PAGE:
Imagine being able to access up-to-date hourly readings of your home’s energy usage from your smartphone or tablet — anytime and anywhere.
The electric meters outside your home are being replaced with digital meters that include new technology meant to make utilities more efficient and save money and give you more information about your energy usage.
By the end of this year, all 25,000 Johnson County REMC customers could be using new digital meters the utility is installing.
Other utilities also are considering the switch, including Duke Energy. But some say the cost up front isn’t worth it, especially with new technology that allows them to read the current meters from a vehicle.
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Digital utility meters, sometimes referred to as smart meters, allow two-way communication. That allows the utility to monitor both energy consumption and power outages remotely. Most importantly, they eliminate the need to send meter readers out to homes and other buildings. They also allow the utility to respond to power outages more quickly, since they are immediately displayed on digital map screens in the utility’s dispatch center. And electrical services can be connected or disconnected without sending a utility worker out to a site.
Bottom line: That saves money because the utility doesn’t have to employ a fleet of meter readers to drive to every home and business to record electric usage, said Chet Aubin, chief executive officer of Johnson County REMC.
“Now, we will be able to monitor 25,000 meters every hour, every day with no meter readers on site,” Aubin said.
As a side benefit, the utility makes energy consumption information available to customers when they log in to their accounts. This allows them to keep an eye on how much energy they are using and look for ways to conserve and save money, Aubin said.
Johnson County REMC is the first local utility to install digital meters. The electric utility installed 1,000 last year with customers who volunteered for a test run. After getting positive feedback on the devices, the utility began the process of installing them for all of its customers in January. The meters cost about $100 apiece and are being paid for as part of a $6 million system improvement plan. Half of this plan is paid for through the utility’s general funds, and the other half is funded by a loan.
Now, about 10,000 meters have been installed, and the Johnson County REMC hopes to have the remaining 15,000 put in by the end of the year. So far, they’ve been a success, Aubin said.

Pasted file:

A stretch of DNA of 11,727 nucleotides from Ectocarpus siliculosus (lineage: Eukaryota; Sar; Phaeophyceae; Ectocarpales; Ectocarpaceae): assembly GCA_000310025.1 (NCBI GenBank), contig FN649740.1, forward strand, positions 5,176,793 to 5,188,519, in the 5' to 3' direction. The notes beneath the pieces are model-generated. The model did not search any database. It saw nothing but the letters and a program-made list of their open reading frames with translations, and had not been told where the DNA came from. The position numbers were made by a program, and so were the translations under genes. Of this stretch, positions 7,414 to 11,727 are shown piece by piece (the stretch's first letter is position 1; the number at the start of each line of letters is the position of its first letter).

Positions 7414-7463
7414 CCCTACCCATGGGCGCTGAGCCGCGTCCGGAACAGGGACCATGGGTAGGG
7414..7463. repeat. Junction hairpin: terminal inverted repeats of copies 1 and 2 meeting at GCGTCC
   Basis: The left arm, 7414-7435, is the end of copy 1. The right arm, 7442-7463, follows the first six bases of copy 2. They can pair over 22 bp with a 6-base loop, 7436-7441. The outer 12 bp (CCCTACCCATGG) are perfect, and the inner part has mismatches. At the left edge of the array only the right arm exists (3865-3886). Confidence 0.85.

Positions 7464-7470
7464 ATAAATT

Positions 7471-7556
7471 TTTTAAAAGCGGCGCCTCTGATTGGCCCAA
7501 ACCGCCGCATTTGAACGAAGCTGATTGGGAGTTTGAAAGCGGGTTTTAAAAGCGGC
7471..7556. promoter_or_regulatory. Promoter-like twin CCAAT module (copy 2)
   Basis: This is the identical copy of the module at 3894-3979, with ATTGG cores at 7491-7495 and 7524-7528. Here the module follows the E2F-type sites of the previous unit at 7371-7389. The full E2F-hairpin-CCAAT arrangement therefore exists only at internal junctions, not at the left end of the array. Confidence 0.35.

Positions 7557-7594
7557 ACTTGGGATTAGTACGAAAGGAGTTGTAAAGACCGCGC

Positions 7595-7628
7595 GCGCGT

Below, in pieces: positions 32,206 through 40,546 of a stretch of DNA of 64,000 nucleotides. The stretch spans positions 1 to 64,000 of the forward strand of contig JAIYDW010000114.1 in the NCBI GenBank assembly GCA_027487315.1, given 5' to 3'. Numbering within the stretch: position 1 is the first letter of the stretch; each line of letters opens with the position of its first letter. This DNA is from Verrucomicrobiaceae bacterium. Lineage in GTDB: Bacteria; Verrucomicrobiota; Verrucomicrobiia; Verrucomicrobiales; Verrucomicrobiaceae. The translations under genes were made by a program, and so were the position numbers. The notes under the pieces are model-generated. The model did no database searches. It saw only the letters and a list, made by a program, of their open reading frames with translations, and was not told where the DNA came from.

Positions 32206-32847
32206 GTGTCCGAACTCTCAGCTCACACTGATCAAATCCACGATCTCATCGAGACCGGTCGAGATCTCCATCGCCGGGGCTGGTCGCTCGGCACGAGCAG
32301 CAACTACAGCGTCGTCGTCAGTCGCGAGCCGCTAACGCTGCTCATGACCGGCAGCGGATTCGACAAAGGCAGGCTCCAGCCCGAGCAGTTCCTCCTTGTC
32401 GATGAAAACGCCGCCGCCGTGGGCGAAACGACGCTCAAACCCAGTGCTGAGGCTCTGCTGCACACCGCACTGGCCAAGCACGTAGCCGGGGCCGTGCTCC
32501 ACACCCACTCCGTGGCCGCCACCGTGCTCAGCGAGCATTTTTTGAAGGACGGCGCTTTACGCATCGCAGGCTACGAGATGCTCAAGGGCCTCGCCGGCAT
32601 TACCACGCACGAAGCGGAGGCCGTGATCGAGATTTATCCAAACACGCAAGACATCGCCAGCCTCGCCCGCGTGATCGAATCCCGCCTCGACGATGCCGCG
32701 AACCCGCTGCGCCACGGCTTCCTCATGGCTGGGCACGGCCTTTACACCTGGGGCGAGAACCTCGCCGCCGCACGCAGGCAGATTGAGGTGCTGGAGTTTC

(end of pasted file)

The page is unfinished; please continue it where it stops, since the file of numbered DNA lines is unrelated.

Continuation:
“We’ve seen some really positive results so far from these meters in the form of reduced travel time for our employees and increased customer satisfaction,” Aubin said. “We’ve even gotten letters from some of the customers who appreciate having a more active role in monitoring their energy usage.”
Johnson County REMC customers will be allowed to opt out of the new meters but would have to pay an extra $44 a month — the price of sending a meter reader out to a site, Aubin said.
Duke Energy is developing a seven-year power grid improvement plan that also would bring digital meters to all of its 30,000 Johnson County customers. The plan would still need Indiana Utility Regulatory Commission approval, and would not allow customers to opt out due to the higher cost and inefficiency of maintaining two different systems, said Lew Middleton, Duke Energy spokesperson.
“There are always concerns when new technology comes out, since we tend to be afraid of what we don’t understand,” Middleton says. “We plan to educate our consumers to alleviate any of their concerns and ensure them that these meters are completely safe and they should take advantage of this opportunity.”
Other utilities in Johnson County in recent years have either implemented or are considering another form of digital metering technology — mobile radio-read meters. These battery-powered meters, transmit signals to meter reading devices installed in utility trucks. This allows a utility worker to drive through a neighborhood and collect information from several meters without stopping the truck.
Indiana American Water, which serves 26,000 customers in Johnson County, recently installed radio-read meters for its customers and has been able to reduce its meter-reading crew significantly.
“We used to have four people who did meter reading,” said Joe Loughmiller, manager of external affairs. “We now have one. Where a meter reader used to be able to only read 300 to 400 meters in a day, we can now literally read thousands of meters a day.”
Bargersville Utilities, which serves 3,427 customers in the Bargersville and Whiteland areas, is also happy with its radio-read utility meters and sees no need to make the move to digital utility meters.
“We don’t want to take the next step at this time because our current radio-read meter system is working pretty well for us at our size,” said Kevin McGinnis, town manager of Bargersville. “We’re fortunate to be in a good spot for watching everybody else, though.”
Vectren Corp. also is considering a move to drive-by radio-read meters for its 46,000 Johnson County natural gas customers, said Natalie Hedde, director of corporate communication.
Here’s a look at Johnson County REMC’s new digital utility meters and how they work.
- The meter records electricity usage information
- It then sends out an hourly signal that transmits the information back to the utility’s dispatch center via fiber-optic cables.
- From there, the information is analyzed and shared with customers
- The meters also send signals when there is an outage.
- Utilities can send signals to digital utility meters to remotely connect or disconnect services